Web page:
Tuesday, August 11, 2009

Short Film versus Full Feature: What Should You Make?

You want to make a movie but you can't decide if you should take your money and do a well-funded short or use the cash to make a down and dirty full feature.

It all depends on what you need to get out of the experience. Below are a few things to consider as you decide between short film and full feature.

1)  Do you have a great short script and full-length script to choose from? Whatever you make needs to be based on a strong script. So if one is stronger than the other, go for the better script.

2) Are you trying to show off your creative skills as director or writer? This is a tricky area. Great shorts can get you noticed but there is a ton of competition and length matters. Even if your short is amazing, most festivals prefer programming the 10 mins or shorter films. This is because most shorts are programmed in a block of short films, which means longer shorts need to anchor the shorts programs. Your short better be brilliant in order to get a prime anchor spot.

So if you have a short that can show your brilliance in 10 mins or less then you may want to choose to make a short. Or you may want to decide to go full feature. Or take your chances that your 20 mins short will find its home and get you the attention you want.

3) Are you wanting to make money from it? Everyone wants to make money from their films but if that is your primary goal then you should probably make a full feature. The buyers' market for short films is small unless you are making one based on a popular topic or person. Shorts can have their own markets for sales if they focus on stories with built-in audiences (this is true for full features as well). 

4) How much money do you have? If you only have 2 bucks then you need to make a short film because you can't make a feature on 2 bucks -- unless you have someone donating everything to you. If you have a few thousand dollars then it is possible to squeak out a full feature. 

Again this is where things can get tricky. You don't want to make a full feature that really needs $100k for $5k. The only time it makes sense to do a full feature for $5k is when it is written for that budget and it's GOOD. I have seen so many films shot in one room that have bored me to tears. Just because you have a script set in one location and you can shoot it super cheap doesn't mean it will work or should even be attempted -- which leads me to number 5.

5) Be realistic. Take the time to seriously evaluate your goals and reasons for deciding to make a short v. a full feature. Don't make a quick decision based on emotion. Most people want to make full features but if you are at a point in your career that a short makes more sense, i.e. you need more experience, then make a short for the experience. And remember, you need resources to make any movie. Don't shortchange your full feature when you really only have resources for a short.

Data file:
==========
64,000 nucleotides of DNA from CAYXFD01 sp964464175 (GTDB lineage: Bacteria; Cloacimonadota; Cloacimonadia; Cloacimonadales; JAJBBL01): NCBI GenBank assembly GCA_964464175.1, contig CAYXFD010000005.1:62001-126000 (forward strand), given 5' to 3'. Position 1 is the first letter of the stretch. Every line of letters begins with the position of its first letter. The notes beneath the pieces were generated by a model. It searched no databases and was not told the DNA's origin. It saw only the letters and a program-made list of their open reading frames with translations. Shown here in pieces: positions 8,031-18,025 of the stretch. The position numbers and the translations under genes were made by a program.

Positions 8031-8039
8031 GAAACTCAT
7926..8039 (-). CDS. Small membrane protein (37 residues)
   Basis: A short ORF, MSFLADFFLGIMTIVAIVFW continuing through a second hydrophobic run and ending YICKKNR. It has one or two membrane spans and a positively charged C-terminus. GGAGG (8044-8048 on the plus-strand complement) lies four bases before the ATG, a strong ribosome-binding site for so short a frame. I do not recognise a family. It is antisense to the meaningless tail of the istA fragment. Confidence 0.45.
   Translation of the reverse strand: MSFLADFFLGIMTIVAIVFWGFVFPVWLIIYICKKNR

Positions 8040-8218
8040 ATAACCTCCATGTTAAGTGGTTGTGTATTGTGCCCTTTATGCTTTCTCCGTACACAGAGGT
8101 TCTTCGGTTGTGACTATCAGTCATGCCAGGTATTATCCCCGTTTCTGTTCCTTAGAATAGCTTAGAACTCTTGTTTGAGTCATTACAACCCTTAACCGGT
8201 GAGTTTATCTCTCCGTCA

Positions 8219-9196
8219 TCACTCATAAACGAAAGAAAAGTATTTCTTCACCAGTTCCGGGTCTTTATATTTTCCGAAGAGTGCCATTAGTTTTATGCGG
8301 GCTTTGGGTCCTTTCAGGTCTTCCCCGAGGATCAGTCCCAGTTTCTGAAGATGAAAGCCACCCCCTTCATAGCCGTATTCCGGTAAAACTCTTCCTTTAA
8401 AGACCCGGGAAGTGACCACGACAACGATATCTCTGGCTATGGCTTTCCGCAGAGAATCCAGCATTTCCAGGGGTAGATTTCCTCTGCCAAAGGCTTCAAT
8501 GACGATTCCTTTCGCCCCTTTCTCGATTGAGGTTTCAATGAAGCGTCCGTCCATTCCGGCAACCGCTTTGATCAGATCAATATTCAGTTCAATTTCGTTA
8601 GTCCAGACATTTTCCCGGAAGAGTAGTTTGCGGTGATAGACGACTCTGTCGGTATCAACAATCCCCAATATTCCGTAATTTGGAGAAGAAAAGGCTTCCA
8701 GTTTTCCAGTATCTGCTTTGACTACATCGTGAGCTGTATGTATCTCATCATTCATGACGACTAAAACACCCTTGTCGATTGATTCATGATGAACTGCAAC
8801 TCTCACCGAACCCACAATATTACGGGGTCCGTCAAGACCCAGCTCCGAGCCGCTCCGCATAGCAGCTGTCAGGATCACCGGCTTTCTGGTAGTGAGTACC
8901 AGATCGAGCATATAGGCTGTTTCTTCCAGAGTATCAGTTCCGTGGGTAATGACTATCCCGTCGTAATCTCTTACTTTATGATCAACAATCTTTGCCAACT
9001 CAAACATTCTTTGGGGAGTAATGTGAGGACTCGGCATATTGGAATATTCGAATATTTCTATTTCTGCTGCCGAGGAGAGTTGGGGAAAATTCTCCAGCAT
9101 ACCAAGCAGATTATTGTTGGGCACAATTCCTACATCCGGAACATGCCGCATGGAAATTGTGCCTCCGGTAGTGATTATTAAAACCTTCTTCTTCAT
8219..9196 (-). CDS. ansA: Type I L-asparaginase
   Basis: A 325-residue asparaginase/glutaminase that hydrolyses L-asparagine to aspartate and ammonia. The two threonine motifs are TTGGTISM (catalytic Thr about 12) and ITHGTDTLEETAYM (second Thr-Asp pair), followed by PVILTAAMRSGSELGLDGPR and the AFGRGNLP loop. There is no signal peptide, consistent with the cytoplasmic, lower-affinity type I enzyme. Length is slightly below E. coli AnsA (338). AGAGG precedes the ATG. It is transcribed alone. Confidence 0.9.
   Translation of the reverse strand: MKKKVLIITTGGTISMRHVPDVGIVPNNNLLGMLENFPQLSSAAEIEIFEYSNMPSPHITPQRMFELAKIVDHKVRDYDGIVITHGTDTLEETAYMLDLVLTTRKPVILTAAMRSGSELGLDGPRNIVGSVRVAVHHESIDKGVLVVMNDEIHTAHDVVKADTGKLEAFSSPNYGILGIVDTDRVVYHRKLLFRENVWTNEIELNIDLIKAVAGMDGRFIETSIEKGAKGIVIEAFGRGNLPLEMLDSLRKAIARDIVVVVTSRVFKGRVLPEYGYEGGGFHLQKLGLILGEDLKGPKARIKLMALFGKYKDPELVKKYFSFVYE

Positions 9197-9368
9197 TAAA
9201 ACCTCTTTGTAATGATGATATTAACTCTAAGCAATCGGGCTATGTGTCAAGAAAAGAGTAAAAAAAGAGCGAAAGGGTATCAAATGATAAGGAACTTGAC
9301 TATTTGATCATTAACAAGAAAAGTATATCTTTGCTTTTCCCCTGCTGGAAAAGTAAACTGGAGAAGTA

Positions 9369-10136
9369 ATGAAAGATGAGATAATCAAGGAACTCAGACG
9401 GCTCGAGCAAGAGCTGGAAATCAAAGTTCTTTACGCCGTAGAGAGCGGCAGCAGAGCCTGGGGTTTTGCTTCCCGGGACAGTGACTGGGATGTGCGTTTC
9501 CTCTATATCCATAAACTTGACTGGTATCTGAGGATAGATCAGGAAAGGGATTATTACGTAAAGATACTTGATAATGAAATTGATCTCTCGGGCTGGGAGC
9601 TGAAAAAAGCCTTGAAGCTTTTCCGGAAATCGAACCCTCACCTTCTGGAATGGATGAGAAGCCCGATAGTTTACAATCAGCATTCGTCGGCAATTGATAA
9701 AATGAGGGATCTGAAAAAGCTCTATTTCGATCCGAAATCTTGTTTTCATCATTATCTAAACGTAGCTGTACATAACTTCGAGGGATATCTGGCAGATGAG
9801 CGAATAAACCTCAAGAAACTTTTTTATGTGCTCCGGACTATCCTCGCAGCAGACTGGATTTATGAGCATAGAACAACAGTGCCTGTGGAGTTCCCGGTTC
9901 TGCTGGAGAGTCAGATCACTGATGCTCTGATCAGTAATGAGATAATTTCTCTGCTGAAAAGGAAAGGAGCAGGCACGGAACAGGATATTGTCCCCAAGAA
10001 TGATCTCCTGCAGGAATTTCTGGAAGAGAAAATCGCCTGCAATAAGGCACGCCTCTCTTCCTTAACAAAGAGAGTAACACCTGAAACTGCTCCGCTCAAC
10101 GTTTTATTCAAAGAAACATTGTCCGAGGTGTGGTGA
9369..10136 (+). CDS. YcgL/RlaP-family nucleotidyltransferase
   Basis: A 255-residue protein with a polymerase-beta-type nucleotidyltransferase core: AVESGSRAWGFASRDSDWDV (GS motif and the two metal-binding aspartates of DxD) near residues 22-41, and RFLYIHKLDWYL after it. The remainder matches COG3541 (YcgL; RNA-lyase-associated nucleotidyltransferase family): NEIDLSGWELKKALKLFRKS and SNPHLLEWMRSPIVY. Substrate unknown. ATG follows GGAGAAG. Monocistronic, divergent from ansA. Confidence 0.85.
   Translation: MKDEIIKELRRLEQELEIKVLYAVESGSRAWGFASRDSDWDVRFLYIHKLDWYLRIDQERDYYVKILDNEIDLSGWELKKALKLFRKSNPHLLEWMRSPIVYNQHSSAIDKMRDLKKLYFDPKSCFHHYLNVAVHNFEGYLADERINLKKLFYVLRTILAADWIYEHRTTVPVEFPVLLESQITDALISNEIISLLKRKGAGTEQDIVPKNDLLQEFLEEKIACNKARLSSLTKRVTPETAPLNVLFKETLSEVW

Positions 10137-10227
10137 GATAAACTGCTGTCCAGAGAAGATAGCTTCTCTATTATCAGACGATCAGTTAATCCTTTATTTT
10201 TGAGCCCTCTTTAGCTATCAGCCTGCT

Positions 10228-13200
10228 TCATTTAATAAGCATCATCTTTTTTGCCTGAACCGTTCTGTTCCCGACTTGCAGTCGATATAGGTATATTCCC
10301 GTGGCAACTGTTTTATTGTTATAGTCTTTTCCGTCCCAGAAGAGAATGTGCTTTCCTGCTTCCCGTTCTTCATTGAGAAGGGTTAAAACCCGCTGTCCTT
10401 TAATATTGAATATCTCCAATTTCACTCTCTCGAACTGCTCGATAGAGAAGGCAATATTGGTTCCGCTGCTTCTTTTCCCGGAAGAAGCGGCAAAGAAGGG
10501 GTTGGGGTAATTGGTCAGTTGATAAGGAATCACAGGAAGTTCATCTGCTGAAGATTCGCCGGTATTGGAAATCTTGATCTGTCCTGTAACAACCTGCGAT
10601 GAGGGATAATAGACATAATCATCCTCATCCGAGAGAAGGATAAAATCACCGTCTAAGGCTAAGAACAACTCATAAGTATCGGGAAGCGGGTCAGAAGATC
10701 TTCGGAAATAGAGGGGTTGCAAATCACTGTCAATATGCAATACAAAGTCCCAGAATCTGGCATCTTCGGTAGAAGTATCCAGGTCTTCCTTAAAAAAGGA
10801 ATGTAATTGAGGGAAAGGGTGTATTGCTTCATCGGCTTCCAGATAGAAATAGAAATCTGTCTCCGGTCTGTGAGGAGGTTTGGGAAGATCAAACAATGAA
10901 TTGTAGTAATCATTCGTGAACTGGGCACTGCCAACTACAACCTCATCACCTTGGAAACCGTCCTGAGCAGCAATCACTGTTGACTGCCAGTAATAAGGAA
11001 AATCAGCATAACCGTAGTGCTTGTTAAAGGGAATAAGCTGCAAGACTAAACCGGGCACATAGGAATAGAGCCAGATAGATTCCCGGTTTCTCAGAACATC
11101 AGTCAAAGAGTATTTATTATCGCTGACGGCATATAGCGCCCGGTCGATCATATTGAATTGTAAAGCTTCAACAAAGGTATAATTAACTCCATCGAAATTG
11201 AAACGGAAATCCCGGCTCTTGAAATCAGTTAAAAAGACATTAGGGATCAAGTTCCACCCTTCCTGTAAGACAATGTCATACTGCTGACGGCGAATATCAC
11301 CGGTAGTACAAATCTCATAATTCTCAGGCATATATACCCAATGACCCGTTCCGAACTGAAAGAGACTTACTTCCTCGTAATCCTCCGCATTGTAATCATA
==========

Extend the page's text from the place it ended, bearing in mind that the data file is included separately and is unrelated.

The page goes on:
6) Timing. Shorts can be created and finished much faster. They can be uploaded to the Web in a jiffy and go viral rather quickly if you have a topic of interest. So timing can play a big factor in your decision for short v. feature. 

7) What is the topic best suited for? Some topics may be better as a short than a full feature. Kitties and their antics do very well on YouTube in quick spurts. You definitely don't want to make a full feature of cats playing. You get my drift. Decide what format is best for your story. 

8) Do you have connections to crew who can commit themselves over the longer timeframe of a feature? Connections to crew are very important. It can be very disruptive to the creation of a film to have crew coming in and out all the time. You need a core group to be part of your crew that will get you through the long haul -- at least a producer who can help replace those who can only do short spurts of work. Some stability needs to be in place. Until you have that stability, you should make shorts and build up your connections. 

9) Awards. Don't worry about awards. Make a great short or full feature and awards will become a reality.

10) What is your end goal? Do you want to be known for short films? Then you need to make a short obviously. Do you want to make a great feature and you feel you have enough resources and the experience to make it happen? Then a full feature may be right. 

In the end, it comes down to evaluating your resources, goals, quality of projects, and experience. If you are still having trouble figuring it out then you need to do more evaluating. Write down the pros/cons/resources for each and eventually the answer will appear. Trust your instincts. You usually know when you are making the right decision.  


4 comments:

Jentri said...

I went through this contemplation a couple years ago. Great advice!!!

Dan Ouellette said...

The other thing to contemplate is whether you intend to use the short to generate interest in a feature... if so, then making a portion of the feature... a teaser, so to speak... which can stand on its own as a short can almost kill two birds... right?

And then there's the music video route...

Jane Kelly Kosek said...

Good point Dan! Although it would be wise to not spend a ton of money on a teaser and I agree doing a short that can stand on its own is best. That way, if you can't find the money for the full feature, you have product to show your talent. I'll do a post on teasers next.

wellywood woman said...

Yes yes, please do a teaser post. I'm just about to write one, for my feature, and have never done one before so need all the help I can get and can't think of a better place to learn than here....